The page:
Book cover of The Mysteries of the Universe: Discover the Best-Kept Secrets of Space

Sandra Nickel Why did I love this book?

The Mysteries of the Universe is a fantastic astronomy reference book for children. It covers everything from the Milky Way to exoplanets. Each entry includes an illustration along with a short, easy to understand explanation. It’s a gorgeous and fascinating book that would be great for any budding astronomer.

By Will Gater,

Why should I read it?

2 authors picked The Mysteries of the Universe as one of their favorite books, and they share why you should read it. This book is for kids age 7, 8, and 9.

What is this book about?

Travel to the furthest reaches of the Universe and visit 100 remarkable objects along the way with this stunning space book for curious kids aged 7-9.

Space is so much bigger than young minds can fathom and there is always more to learn. The Mysteries of the Universe is a stunning space encyclopedia for young readers to explore, with reference pages packed with fascinating information, little learners will be captivated as they journey through the vastness of the Universe. From planets and asteroids to black holes and galaxies, every page of this enthralling space book reveals the secrets behind more…


Book cover of Margaret and the Moon

Sandra Nickel Why did I love this book?

Margaret and the Moon tells the story of Margaret Hamilton, who wrote the computer code that was key to the US first landing on the moon. The story is full of suspense. Margaret—not the astronauts—is the real hero of the story. But what is best about this book is that it is bursting with curiosity. Margaret wonders, Why are there only DADDY Longlegs? Why aren’t more girls scientists? How big is the moon? And with each of her questions, readers themselves became more and more curious! Isn’t that fabulous?!

By Dean Robbins, Lucy Knisley (illustrator),

Why should I read it?

1 author picked Margaret and the Moon as one of their favorite books, and they share why you should read it. This book is for kids age 4, 5, 6, and 7.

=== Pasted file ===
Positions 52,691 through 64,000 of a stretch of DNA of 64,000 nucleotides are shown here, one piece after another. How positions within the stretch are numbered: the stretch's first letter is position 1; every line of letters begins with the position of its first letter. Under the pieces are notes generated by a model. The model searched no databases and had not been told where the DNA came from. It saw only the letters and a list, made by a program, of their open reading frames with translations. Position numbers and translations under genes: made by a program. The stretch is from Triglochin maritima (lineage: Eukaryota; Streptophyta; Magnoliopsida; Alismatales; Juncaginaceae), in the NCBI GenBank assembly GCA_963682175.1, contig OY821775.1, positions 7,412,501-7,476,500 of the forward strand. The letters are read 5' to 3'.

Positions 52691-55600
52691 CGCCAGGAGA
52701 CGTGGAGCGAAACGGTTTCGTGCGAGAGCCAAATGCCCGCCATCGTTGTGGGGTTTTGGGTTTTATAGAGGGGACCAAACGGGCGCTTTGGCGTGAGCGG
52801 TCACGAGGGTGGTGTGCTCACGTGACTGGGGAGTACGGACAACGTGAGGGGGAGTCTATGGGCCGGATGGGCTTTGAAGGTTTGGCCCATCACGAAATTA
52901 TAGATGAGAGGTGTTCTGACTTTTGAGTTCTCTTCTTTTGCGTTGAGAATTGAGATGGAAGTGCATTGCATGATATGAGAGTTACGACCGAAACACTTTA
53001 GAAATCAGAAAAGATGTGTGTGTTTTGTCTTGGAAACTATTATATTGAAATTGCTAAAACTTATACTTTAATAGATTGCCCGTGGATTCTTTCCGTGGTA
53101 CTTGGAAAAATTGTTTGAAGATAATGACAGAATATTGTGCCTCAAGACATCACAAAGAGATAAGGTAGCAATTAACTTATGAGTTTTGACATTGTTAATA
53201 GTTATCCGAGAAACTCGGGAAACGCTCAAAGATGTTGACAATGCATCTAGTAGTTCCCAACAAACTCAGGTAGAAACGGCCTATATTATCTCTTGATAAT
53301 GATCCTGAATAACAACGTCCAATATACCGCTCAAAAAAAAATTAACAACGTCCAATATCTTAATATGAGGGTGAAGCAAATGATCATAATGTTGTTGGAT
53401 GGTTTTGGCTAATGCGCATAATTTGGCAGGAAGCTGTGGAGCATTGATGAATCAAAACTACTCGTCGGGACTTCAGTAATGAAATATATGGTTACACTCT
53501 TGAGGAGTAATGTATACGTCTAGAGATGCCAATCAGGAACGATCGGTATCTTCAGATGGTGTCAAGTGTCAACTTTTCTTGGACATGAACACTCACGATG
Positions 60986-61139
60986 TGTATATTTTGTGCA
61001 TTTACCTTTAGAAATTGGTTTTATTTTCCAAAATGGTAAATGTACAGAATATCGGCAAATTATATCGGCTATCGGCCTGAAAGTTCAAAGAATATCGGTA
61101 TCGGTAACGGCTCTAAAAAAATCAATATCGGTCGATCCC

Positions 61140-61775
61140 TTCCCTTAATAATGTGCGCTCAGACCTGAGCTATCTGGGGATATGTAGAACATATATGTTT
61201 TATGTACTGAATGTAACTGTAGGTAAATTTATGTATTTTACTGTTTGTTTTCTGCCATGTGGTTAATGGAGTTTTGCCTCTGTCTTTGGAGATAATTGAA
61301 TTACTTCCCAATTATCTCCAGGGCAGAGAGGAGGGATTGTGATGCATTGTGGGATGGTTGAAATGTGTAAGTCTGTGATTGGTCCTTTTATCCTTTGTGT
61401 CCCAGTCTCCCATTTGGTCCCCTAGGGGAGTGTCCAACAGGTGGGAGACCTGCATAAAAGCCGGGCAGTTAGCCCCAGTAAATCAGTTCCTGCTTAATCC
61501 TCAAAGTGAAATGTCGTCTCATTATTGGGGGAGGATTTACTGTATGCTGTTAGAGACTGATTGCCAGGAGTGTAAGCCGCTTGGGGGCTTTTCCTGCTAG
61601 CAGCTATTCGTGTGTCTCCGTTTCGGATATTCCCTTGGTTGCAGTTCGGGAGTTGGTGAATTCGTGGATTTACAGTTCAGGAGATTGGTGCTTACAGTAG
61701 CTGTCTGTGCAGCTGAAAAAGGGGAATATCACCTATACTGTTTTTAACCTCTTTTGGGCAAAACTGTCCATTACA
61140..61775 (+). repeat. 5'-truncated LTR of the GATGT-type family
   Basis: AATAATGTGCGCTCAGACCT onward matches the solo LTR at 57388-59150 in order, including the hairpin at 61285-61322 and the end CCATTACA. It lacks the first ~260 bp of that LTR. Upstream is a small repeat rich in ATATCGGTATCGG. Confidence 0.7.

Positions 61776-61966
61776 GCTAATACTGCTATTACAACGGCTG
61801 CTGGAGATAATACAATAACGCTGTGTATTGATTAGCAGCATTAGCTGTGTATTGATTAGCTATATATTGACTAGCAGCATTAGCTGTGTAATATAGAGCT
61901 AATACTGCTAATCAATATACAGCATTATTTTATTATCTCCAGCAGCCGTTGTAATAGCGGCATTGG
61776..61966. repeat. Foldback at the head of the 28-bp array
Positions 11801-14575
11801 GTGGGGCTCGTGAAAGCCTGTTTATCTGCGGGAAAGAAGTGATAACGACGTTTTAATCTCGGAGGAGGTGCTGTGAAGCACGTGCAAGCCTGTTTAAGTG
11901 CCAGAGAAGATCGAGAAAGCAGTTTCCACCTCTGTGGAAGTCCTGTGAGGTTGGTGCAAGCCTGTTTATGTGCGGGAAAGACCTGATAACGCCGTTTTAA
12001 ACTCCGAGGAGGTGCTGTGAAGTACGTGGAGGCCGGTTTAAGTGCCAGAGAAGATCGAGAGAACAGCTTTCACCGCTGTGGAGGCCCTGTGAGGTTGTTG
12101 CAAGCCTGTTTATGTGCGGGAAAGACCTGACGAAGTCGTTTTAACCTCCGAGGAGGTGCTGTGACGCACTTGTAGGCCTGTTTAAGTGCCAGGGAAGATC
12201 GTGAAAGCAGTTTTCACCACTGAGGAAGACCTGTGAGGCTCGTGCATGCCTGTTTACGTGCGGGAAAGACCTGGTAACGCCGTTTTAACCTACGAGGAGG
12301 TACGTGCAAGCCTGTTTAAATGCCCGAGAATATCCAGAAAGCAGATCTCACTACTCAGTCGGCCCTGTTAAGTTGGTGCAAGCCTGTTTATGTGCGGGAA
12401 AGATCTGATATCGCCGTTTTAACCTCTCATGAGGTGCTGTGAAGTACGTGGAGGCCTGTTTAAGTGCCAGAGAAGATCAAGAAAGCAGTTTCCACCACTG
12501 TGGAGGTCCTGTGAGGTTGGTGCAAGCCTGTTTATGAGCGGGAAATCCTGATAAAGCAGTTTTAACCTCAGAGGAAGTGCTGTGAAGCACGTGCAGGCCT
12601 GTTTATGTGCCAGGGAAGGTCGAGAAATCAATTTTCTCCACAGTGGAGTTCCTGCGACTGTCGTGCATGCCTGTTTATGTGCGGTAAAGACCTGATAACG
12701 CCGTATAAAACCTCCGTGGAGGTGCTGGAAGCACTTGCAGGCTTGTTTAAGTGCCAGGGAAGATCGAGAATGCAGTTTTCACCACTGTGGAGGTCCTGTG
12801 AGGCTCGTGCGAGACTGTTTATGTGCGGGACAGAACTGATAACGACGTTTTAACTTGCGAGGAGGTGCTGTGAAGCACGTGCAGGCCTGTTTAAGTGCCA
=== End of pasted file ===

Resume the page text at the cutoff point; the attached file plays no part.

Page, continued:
What is this book about?

A true story from one of the Women of NASA!

Margaret Hamilton loved numbers as a young girl. She knew how many miles it was to the moon (and how many back). She loved studying algebra and geometry and calculus and using math to solve problems in the outside world.

Soon math led her to MIT and then to helping NASA put a man on the moon! She handwrote code that would allow the spacecraft’s computer to solve any problems it might encounter. Apollo 8. Apollo 9. Apollo 10. Apollo 11. Without her code, none of those missions could have…


Book cover of Zoo in the Sky: A Book of Animal Constellations

Sandra Nickel Why did I love this book?

The Greeks imagined a whole menagerie of animals in the stars, but the constellations can sometimes be difficult to figure out. National Geographic’s Zoo in the Sky changes all that. It lines up the stars with Christina Balit’s vibrant artwork, bringing the Great Bear, the Great Dog and the other animal constellations to life. It’s a gorgeous way to learn and enjoy the stars for both young and old readers alike.

By Jacqueline Mitton, Christina Balit (illustrator),

Why should I read it?

1 author picked Zoo in the Sky as one of their favorite books, and they share why you should read it. This book is for kids age 5, 6, 7, and 8.

What is this book about?